9) Sei, on being called into the Student Guidance Room sees Yumi and says, “Oh, I guess we’re being called in about our illicit homosexual relationship?” which is obviously ironic considering the circumstances of the year before. Yumi is, of course mortified, because the entire first-year student body is huddling in the hallway and hears this. I think this line was in the manga, but I’m pretty sure they cut that line out of the anime! ^_^;

10) Sitting at the Yamayurikai meeting just before Sei tells Yoshino and Yumi about Shiori, Yumi is daydreaming, mostly about Sei and the rumors and why there’s a connection at all. She gets hit in the forehead with a balled-up chocolate foil wrapper and looks over to see Sei grinning at her. Sei makes a gesture of 10 fingers, crosses her hands at the wrists, then does 10 again, then touches her face. Yumi is totally confused until Sei writes it down… 10 x 10=100. 100 faces – Hyakkumensou. In other words – everything Yumi is thinking is showing on her face again. Yumi gets all indignant and and draws everyone’s attention to herself by crying out. Of course no one noticed Sei, and she’s hysterical as Yumi gets nailed for misbehaving. ^_^

11) Sei reads 1/2 of “Ibara no Mori” while Yumi and Yoshino are cleaning the council room. When she gets to, presumably, the parts that are going to be more difficult for her to read without reacting, she sends them away. This makes more sense than just sending them away right off. She sends them to the college cafeteria to get ramen. The college cafeteria is pretty far away, and it will take a while to get and eat ramen, so she’s giving herself a good hour or so to read the rest of the book. (Yumi is amazed she can read that quickly at all…but Japanese teen novels aren’t very long and, we learn later, Sei spent *a lot* of time reading when she was younger and less social, so she’s a fast reader.)

This is Yumi’s and Yoshino’s first time eating in a cafeteria, (as opposed to getting food from their milk hall and eating it in their classroom) so it’s like an adventure.

12) After Sei’s confession, Yumi thinks to herself that Sei’s love is like a burning flame, and that Sei must want to stay away from Shiori to keep her from getting burnt.

13) Yumi is filled with a desire (non-sexual – the author bothers to TELL us that) to see Sachiko. Sachiko actually seeks Yumi out and gives her a ride home in her big, black car. Uncharacteristically, Sachiko comes right out and asks Yumi what Sei told her, then interpolates from Yumi’s silence (Yumi is uncomfortable telling Sachiko without Sei’s permission.) Sachiko tells Yumi, again, surprisingly straightforwardly, that she didn’t *know*, but she guessed what was going on. She was Shiori’s classmate, after all and knew that she and Sei were friendly. Then, after Shiori went away, not only did Sei cut her hair, she grew “thin and empty.”

As Sachiko fixes Yumi’s hair ribbon, Yumi decides that she really enjoys the “skinship” Sachiko has with her.

14) During break, when Yoshino invites Yumi over to figure out who “Suga Sei” really is, Yumi watches Yoshino bully Rei into cooperating and comes to the conclusion that Yoshino is “a lion at home and a mouse abroad.” Poor Rei – someone should have told her that the femmes always get their way!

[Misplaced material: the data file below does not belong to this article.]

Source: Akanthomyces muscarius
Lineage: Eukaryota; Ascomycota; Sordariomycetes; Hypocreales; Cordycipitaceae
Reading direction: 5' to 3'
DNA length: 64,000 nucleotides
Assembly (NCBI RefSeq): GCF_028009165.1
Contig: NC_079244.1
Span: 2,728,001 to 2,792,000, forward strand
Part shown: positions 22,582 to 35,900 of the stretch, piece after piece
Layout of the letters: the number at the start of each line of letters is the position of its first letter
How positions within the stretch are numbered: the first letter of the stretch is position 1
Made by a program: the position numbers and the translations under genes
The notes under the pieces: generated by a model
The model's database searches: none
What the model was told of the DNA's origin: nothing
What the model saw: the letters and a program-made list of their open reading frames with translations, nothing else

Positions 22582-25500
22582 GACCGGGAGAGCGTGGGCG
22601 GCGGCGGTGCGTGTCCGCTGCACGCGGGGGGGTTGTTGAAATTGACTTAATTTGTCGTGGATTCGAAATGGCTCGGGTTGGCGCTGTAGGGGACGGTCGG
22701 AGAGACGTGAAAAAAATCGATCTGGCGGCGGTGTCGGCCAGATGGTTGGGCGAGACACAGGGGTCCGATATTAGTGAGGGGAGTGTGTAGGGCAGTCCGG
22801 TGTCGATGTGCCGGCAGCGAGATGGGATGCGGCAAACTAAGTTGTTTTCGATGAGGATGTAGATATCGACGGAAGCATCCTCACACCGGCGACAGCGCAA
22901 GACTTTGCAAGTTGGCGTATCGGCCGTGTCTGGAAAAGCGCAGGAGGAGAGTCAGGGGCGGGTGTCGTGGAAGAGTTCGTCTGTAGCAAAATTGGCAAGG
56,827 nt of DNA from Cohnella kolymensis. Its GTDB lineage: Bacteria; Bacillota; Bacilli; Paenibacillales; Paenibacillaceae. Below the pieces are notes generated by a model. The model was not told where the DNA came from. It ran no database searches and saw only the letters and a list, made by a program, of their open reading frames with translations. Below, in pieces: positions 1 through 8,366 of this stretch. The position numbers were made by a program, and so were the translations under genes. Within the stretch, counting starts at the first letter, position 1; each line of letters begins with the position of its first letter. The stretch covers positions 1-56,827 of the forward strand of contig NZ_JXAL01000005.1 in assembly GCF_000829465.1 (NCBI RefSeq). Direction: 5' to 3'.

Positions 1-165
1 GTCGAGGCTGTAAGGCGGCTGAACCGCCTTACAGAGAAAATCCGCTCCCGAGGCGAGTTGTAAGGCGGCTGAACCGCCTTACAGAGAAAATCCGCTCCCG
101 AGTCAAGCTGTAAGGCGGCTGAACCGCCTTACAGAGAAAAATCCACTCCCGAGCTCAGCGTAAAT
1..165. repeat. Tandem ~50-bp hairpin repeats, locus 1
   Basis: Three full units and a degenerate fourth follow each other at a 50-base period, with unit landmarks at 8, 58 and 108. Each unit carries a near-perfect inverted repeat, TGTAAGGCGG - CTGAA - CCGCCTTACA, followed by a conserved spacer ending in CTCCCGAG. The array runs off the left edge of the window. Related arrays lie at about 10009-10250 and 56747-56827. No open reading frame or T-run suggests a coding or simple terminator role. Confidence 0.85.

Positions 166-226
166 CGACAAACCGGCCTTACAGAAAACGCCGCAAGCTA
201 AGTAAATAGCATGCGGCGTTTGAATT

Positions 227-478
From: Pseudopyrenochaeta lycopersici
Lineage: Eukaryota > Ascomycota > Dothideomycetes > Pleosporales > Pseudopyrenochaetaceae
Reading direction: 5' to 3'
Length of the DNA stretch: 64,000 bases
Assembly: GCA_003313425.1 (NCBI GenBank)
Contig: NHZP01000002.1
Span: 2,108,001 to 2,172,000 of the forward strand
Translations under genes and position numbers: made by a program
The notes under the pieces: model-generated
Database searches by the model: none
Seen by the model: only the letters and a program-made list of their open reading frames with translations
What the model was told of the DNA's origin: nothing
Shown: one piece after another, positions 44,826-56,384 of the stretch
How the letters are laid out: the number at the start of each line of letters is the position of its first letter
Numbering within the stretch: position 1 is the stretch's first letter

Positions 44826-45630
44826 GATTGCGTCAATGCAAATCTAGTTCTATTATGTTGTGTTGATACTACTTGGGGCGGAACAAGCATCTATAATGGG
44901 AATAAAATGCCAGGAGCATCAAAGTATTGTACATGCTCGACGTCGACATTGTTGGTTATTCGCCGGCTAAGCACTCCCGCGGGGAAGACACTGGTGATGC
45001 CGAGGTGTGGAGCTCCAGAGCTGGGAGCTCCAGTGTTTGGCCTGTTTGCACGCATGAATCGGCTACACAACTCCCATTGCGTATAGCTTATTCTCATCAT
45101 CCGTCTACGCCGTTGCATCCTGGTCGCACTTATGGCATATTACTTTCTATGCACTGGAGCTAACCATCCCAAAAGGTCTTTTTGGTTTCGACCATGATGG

15) And there is an actual *reason* that Cosmos wasn’t giving out the Suga Sei’s bio. Kasuga-san had two reasons for hiding her identity: 1) She is the president of a company, and it wouldn’t really do for her to be writing this book under her real name, and; 2) She was concerned that the readers wouldn’t want the image of an old lady as the author, since it’s obviously a teen angst novel.

Here’s the one thing that was changed for the anime and manga and it REALLY bothered me – in the book Yumi figures out that Kasuga-san is Suga Sei. She just puts two and two together, which makes all the daydreaming about it worthwhile. In the anime and manga, the secret is given away by someone else, which really annoyed me.

16) Finally, for this section of the novel, as Yumi watches Kasuga Seiko and Satou Sei walk away together, she thinks to herself that she is actually *seeing* Yoshino’s time machine – two women, separated by decades, with amazingly similar experiences.

17) This was in the manga, but not the anime, and it was a separate little illustrated manga that ran in Cobalt Shueisha, as well:

After Yumi leaves Sei to walk Kasuga-san to the Principal’s office (and how creepy would it be if you suddenly realized that your school principal, who is a nun, had tried to commit suicide because of a tragic lesbian love affair when she was your age???) Yumi meets up with Sachiko, who gives her a Christmas present of a handkerchief. Yumi is upset because she has nothing to give her onee-sama, but Sachiko tells her that it would be nice if she could have one of Yumi’s hair ribbons – which she takes from Yumi’s hair and ties it into her own. (You gotta give Sachiko credit for being uber-romantic there…)

Yumi and Sachiko walk off to the Rose Mansion hand in hand and Yumi thinks that she is so happy that she almost wants to cry.

And there you have it, my thoughts on the first part of Ibara no Mori.

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8 Responses

  1. J says:

    Thank you so much for doing these. I’m nowhere near being able to read the novels yet, so I’m very very very grateful ^^;;

  2. punistation says:

    2) “She was concerned that the readers wouldn’t want the image of an old lady as the author…”

    That, and it wouldn’t do to drive away all the boys reading the book one-handed. -_-

    Kisses XXOOXX
    Jen

  3. Anonymous says:

    Please PLEASE don’t think you made too many notes! To echo j, I really, *really* appreciate the effort you put into bringing all these other little bits out for us, while we Japanese-illiterate foo’s try to flail our way through a course…when we have the time for it. x.X

  4. Anonymous says:

    Wooow, your notes on Ibara no mori were almost as interesting as a novel itself. Good job :)

  5. Amy says:

    This is very interesting ^_^. I have one question though, do you really mean “skinship”?

  6. Amy – yes. That’s a word the Japanese made up that combines the English “skin” and “relationship.”